March 8, 2017 in News
GREENWOOD, Miss. (AP) – Supervisors in one Mississippi Delta county want to seek a contract to fill beds in the empty portion of a former private prison, saying that could help cover costs for the part of the prison now used as a county jail.
Leflore County supervisors are seeking discussions about the former Delta Correctional Facility, the Greenwood Commonwealth reported (http://bit.ly/2nbAXtL ).
The complex housed state inmates when it previously operated as a private prison by Corrections Corporation of America, now named CoreCivic. The state-owned facility closed in January 2012 because of a statewide surplus of prison beds.
The facility has about 1,000 unused beds that Leflore County hopes to lease to the U.S. Marshals Service to house federal inmates, possibly including people detained by U.S. Immigration and Customs Enforcement.
Consultant Ed Hargett, who’s working with the county on the contract, said corrections facilities around the country are anticipating an increase in needed beds for inmates because of President Donald Trump’s clampdown on illegal immigration.
Supervisor Sam Abraham said the county is looking for substantial income to cover the $20,000permonth cost of upkeep on the facility that also houses the Leflore County Jail.
A resolution approved by supervisors last week has been sent to Mississippi Corrections Commissioner Pelicia Hall, Hargett said.
Proposals to allow placement of state inmates in the vacant facility failed in the Mississippi Legislature in 2015.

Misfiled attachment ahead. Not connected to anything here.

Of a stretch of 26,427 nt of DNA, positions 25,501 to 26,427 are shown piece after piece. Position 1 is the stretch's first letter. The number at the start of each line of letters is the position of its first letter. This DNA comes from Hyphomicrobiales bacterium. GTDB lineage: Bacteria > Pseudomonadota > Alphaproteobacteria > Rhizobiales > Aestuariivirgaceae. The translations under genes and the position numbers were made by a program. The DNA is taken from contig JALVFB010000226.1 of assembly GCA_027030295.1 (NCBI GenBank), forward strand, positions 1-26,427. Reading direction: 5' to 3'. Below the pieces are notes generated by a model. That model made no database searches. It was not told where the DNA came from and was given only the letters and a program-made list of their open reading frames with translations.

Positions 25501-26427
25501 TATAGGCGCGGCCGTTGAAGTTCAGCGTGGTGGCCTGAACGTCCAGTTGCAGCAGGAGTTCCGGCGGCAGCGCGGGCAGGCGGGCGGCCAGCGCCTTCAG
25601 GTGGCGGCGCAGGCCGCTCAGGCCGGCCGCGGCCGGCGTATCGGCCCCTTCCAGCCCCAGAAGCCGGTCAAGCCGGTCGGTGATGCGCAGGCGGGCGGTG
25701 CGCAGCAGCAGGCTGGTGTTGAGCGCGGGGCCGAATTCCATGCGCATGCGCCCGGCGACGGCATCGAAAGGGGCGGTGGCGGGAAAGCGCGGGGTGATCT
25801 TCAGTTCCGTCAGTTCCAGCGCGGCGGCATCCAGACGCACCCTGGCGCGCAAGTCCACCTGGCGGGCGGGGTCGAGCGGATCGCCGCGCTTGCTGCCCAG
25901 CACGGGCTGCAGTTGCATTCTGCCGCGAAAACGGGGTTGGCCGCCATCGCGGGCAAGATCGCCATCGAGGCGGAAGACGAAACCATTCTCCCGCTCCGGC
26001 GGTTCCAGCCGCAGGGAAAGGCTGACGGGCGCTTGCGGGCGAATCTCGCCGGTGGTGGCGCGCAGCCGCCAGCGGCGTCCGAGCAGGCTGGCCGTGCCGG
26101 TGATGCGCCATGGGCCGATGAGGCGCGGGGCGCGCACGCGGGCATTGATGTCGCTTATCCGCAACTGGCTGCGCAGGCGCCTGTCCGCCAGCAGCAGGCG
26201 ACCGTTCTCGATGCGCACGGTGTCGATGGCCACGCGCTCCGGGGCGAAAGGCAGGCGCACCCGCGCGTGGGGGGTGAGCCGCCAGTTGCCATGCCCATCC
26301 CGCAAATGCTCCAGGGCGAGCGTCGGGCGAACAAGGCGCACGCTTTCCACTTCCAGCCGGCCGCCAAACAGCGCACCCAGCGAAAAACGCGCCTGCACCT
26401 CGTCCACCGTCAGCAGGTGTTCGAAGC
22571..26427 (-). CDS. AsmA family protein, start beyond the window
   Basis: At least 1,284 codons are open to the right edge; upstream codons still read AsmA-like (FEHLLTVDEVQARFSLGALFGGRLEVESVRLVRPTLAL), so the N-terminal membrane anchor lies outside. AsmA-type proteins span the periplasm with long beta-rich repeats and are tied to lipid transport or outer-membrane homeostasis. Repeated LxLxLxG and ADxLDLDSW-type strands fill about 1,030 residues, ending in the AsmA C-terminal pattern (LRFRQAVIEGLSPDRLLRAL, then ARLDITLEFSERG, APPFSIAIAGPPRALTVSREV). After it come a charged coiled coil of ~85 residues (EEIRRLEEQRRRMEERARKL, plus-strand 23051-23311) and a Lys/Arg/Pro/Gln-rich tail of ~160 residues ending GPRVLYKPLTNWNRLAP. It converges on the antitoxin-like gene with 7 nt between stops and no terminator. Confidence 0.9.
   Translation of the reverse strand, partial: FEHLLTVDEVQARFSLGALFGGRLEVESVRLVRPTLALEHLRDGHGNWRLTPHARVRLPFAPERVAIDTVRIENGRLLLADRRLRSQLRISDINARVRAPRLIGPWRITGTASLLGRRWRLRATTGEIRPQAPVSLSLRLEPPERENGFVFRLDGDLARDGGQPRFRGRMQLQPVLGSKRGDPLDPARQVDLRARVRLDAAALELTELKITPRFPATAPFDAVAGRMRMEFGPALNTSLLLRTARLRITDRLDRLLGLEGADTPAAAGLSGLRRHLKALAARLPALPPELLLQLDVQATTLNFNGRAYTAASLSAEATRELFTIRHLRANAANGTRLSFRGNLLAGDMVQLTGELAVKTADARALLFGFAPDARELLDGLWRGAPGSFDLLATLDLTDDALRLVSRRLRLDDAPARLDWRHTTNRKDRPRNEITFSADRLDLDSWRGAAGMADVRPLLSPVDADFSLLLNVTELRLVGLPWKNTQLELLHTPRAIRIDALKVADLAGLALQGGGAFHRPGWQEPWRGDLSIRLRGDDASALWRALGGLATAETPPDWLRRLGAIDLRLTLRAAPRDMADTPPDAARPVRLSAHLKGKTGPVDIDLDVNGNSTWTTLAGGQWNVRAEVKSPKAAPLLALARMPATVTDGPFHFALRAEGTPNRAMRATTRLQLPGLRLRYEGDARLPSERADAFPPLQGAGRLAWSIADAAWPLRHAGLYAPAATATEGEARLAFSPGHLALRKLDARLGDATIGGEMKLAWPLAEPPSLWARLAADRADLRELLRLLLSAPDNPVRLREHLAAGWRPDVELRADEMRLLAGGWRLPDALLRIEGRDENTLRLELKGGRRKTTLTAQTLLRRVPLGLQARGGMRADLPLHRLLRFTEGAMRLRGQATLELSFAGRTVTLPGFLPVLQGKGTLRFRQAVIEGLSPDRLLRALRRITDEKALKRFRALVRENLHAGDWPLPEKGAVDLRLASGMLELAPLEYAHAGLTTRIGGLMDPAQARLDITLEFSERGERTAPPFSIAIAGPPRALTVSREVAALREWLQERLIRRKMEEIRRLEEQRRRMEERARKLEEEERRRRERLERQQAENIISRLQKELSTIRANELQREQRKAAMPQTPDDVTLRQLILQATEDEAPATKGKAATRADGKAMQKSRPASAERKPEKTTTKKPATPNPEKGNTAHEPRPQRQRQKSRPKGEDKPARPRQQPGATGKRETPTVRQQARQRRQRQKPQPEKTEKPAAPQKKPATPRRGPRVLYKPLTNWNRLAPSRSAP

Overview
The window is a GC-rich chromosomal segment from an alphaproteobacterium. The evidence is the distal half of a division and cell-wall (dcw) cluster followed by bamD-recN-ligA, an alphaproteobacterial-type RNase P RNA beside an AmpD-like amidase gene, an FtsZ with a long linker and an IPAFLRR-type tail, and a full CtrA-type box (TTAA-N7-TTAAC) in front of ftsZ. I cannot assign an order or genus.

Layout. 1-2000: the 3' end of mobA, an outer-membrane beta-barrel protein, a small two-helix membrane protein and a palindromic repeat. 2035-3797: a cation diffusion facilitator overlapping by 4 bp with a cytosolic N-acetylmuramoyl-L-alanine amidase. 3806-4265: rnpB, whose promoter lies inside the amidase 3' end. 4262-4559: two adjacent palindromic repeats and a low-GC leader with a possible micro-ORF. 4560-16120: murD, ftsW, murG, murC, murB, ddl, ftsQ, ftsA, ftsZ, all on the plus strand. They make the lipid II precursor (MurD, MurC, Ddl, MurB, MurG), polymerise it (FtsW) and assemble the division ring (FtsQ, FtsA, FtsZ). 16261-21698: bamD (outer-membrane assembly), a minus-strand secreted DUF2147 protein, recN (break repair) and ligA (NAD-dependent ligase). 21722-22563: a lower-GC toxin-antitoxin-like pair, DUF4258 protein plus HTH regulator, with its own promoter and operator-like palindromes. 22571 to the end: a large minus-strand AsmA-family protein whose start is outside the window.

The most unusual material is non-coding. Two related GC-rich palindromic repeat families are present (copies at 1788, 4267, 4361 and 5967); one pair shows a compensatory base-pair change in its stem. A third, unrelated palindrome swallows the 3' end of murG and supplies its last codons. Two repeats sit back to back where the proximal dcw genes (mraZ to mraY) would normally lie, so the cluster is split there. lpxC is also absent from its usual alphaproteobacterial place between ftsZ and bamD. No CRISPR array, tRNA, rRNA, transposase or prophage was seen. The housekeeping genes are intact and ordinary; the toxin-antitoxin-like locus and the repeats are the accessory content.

Abraham said the recommendation to try to lease space to the federal government came from Hargett, an executive with Magnolia Correctional Management of Charleston. Hargett has been providing jail consulting services to the Leflore County for several years, at a rate of $4,000 per month.
Several weeks ago, Hargett presented an evaluation of the county jail facility to supervisors that showed the jail needs significant upgrades.
It’s unclear how much the county would have to pay the state to lease the unused portion of the facility. Abraham said if the county is allowed to lease space to the federal government, it would be dealing through a third party, which he did not name.
“Once there’s a contract, Mr. Hargett might be the upfront person dealing with the company that’s contracting with the federal government,” Abraham said. “Once they tell us how many inmates and how much they’re going to pay per inmate, whether they’re ICE inmates, whatever it is, they will pay the company, and the company will pay us.”
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